Currently, one has to switch the cable-box to channel three every time one turns on the Consolecade (the channel the video games 'broadcast' on). This is slightly annoying, but not a problem. I have yet to find a dedicated RF-demodulator which could replace this box.  If you know of one I'd be ineterested to hear about it.

Interior of the Consolecade, as seen from behind.

What you don't see in any of these scans is the left side of the cabinet. On this side are switches that allow one to select which video game system to activate, which video signal should go to the the monitor, and which system the arcade controls should connect to.

At first, I wired the arcade controls to both the Colecovision and the Atari simultaneously. Since only one video game system could be powered on at a time, I didn't think that there would be a problem. However, this caused an electronic conflict which made the ColecoVision think that all directions and buttons were being pressed simultaneously. I tried using diodes to fix this, but that caused further problems for the Atari. I ended up mounting another switch on the left side of the cabinet with which the user can select the system that the joystick and buttons should control.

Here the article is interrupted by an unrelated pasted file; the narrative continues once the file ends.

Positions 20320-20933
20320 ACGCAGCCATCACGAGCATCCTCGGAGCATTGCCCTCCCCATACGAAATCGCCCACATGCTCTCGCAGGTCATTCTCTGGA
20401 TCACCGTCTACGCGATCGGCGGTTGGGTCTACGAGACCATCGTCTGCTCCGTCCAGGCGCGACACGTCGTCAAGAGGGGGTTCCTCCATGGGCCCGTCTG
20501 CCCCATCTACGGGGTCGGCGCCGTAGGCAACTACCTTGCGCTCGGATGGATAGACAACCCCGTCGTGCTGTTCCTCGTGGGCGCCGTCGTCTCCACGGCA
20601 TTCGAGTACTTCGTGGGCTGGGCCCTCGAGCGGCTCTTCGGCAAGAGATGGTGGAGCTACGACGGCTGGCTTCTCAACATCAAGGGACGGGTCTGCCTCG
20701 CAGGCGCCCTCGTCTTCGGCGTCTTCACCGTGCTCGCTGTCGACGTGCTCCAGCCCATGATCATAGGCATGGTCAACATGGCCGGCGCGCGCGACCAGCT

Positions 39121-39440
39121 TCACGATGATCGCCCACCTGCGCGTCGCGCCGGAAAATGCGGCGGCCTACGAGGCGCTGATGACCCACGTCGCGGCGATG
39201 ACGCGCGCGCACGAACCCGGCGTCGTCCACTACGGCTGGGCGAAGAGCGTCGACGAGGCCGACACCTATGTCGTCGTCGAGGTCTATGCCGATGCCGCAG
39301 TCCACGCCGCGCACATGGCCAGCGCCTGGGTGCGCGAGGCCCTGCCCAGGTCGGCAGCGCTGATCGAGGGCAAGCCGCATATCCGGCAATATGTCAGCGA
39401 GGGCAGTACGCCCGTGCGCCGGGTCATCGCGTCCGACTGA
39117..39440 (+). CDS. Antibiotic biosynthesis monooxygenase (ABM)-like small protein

Close up of Player #1 controls

See the triangular arrangement of red, white and blue buttons above? The ColecoVision uses the lower two of these as left and right FIRE buttons, and the Atari uses only the red one as a FIRE button. The white button is used by the Atari 2600, but as a GAME SELECT switch. I don't mind having extra buttons, because if I ever do decide to add a MAME computer, it will need all the buttons it can get! The small, red, square button is a reset switch for both the Atari and the ColecoVision. There are two sets of controls, so that two people can play at once. This is especially good for games like Joust, Wizard of Wor and Mario Bros.!